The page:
Goldfield, NV Merchants Hotel Fire, Apr 1911


Merchants Hotel at Goldfield Destroyed by Early Morning Blaze


Outlived Usefulness and Was Used to Quarter United State Troops

Goldfield, April 12 - The Merchants Hotel at Columbia, one of the most historic dwellings on the desert, was burned to the ground at 1 o'clock this morning. Three adjoining buildings were also burned and a property loss of $9000, with insurance at $1500 resulted. The hotel was owned by J. Casey McDonnel, a former member of the firm of Casey and Arden, who during the boom days established hotels at all the important mining camps on the desert.

The fire was caused by throwing a glass of water into the stove to create steam to blow the soot from the stove pipe. An explosion resulted and the force unjointed the pipe in a room on the second floor. Through the aperture thus created hot coals were scattered over the carpet.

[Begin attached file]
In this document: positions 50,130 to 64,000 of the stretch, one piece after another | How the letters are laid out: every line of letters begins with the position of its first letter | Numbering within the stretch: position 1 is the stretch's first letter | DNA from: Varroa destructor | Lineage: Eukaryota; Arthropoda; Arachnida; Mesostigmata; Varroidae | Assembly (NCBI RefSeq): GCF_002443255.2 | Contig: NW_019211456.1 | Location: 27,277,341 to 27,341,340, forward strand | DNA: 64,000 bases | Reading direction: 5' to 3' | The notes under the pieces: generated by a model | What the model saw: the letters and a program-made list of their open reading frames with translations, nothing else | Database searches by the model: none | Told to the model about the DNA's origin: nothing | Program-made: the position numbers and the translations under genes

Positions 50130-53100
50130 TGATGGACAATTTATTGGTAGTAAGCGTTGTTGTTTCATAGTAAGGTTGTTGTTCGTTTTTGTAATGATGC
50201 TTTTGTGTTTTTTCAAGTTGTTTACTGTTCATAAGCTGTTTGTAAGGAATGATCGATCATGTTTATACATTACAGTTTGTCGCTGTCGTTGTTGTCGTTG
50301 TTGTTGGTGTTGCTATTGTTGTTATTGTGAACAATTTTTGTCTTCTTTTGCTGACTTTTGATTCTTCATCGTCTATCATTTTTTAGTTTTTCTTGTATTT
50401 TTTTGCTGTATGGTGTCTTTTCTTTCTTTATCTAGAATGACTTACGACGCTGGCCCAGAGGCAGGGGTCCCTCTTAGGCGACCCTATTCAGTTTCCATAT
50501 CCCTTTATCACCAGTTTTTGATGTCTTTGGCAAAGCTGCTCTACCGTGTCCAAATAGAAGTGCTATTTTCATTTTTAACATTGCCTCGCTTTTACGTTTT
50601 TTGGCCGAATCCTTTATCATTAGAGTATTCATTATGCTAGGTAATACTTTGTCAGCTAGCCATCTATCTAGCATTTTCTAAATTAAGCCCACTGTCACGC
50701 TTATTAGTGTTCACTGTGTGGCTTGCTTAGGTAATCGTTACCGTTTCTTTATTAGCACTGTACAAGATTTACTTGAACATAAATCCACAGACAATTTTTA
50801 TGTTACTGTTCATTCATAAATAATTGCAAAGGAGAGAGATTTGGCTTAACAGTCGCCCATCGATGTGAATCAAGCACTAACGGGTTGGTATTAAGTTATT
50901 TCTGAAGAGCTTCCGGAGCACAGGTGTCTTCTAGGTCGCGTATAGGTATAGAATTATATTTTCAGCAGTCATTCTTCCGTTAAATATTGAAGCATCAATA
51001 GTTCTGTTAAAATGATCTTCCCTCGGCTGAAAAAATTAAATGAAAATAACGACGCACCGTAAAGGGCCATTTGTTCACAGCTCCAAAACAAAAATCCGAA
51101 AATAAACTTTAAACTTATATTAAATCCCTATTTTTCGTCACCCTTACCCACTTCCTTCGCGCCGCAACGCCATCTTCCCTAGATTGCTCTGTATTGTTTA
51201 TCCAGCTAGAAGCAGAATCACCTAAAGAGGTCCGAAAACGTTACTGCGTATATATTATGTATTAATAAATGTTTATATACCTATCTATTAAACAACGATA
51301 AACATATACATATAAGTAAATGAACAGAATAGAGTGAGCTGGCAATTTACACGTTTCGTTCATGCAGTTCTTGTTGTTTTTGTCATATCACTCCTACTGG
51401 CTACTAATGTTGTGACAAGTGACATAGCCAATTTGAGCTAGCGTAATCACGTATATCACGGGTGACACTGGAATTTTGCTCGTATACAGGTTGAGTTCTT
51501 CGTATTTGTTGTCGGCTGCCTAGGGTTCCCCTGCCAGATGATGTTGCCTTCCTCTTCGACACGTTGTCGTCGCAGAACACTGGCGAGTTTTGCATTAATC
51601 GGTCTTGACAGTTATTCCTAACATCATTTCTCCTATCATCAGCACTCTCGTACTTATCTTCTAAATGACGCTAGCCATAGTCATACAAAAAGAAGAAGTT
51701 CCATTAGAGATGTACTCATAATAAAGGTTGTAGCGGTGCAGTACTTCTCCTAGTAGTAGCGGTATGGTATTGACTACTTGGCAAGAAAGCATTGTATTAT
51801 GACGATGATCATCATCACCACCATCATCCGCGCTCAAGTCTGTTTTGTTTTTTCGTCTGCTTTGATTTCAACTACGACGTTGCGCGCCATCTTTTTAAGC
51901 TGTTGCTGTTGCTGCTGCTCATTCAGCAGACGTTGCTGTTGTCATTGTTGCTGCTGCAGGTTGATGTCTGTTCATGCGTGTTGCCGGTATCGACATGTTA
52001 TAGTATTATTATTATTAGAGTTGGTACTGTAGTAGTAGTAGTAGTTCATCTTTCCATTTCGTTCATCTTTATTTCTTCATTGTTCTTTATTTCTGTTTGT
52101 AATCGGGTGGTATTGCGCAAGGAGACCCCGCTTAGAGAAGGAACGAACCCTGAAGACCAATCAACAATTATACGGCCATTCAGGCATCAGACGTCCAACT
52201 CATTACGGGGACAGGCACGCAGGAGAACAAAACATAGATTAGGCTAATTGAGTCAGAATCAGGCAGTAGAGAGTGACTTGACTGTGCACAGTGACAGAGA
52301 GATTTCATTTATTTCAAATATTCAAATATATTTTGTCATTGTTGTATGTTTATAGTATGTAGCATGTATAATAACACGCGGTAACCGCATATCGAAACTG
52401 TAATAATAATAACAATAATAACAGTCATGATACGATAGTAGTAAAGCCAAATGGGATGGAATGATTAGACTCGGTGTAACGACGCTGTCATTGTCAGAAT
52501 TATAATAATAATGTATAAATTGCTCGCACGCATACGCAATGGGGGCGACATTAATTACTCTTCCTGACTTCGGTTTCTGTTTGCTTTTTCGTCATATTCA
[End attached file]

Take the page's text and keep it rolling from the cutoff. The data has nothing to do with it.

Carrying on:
The fire was not discovered until the upper floor and the roof were in flames. An alarm was immediately sounded and the Goldfield fire fighting apparatus hurried to the scene, a mile from the fire house.

Several narrow escapes were recorded as the sleeping tenants were forced to leave their rooms by the aid of ladders. However, no fatalities resulted. The fire department was greatly handicapped on account of the high wind that was blowing and the freezing temperature.

Nevada State Journal, Reno, NV 13 Apr 1911